Ah, Nonsense! The English, it is often said, have a peculiar brand of humour. Along with copious cups of tea and a stiff upper lip it keeps life together in moments of difficulty and strife. One of our most-loved humourists is Edward Lear, famed throughout the world for his nonsense verse and limericks.
Born in Holloway, North London, Lear was the 21st child of Ann and Jeremiah Lear, and raised by his sister, Ann, who was, of course, 21 years older than Edward. His early life was unsettled, prone to illness, especially epileptic fits which gave him a character coloured with guilt and shame. However, by his 30s he had published his first book of limericks in which his touching drawings were also displayed.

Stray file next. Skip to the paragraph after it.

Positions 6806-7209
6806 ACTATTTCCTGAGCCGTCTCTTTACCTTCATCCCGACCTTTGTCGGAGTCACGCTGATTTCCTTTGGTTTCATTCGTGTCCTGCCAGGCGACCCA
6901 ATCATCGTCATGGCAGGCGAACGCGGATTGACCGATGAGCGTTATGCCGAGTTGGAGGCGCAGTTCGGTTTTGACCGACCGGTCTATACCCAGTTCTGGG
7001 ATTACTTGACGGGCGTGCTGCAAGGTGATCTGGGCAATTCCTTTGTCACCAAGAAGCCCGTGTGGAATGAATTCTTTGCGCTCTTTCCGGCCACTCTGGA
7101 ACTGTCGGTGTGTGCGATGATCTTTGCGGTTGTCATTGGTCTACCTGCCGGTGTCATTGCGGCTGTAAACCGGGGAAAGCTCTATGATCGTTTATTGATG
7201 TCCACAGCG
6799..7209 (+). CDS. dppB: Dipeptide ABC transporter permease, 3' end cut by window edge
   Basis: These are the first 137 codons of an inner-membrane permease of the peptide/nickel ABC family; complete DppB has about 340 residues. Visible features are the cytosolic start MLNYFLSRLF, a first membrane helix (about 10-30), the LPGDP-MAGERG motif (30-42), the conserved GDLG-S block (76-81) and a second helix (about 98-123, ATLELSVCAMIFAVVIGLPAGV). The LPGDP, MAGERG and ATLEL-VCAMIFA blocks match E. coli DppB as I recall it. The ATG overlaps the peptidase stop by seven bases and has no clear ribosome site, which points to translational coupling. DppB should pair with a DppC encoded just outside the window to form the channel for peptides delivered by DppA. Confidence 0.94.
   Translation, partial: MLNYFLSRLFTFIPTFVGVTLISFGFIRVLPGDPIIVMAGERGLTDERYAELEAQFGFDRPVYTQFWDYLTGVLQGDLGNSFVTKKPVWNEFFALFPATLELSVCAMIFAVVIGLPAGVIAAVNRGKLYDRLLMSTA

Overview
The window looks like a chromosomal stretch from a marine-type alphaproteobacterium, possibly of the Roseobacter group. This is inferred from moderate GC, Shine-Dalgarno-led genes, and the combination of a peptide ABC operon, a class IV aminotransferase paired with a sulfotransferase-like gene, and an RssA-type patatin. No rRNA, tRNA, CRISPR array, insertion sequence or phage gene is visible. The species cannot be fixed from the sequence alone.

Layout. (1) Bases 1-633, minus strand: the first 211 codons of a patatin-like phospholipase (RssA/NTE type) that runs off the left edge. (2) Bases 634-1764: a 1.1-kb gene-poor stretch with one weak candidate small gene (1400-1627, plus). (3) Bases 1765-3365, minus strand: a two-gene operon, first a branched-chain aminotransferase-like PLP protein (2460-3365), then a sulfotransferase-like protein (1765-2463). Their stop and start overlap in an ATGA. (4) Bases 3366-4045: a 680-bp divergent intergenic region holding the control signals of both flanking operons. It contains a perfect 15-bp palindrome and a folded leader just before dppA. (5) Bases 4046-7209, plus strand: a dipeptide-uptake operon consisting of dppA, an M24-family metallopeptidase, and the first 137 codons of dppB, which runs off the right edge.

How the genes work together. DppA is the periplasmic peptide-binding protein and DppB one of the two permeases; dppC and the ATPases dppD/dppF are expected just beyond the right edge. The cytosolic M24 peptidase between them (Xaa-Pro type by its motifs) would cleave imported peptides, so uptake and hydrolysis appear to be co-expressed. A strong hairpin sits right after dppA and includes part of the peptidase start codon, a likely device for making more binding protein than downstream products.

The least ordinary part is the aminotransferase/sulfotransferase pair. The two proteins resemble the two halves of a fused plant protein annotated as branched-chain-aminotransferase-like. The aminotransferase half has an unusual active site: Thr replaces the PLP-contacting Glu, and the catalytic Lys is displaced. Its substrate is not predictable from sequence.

His early works as an artist are easily recognised, but his later works such as "The Owl and the Pussycat" and "The Jumblies" have established him first and foremost as a writer of humourous verse.
Lear travelled widely during his years and eventually settled in San Remo, in Italy, eventually succumbing to death in 1876. On his headstone are inscribed these lines from Tennyson's "To E.L. [Edward Lear], On His Travels in Greece": ...all things fair. With such a pencil, such a pen. You shadow forth to distant men, I read and felt that I was there."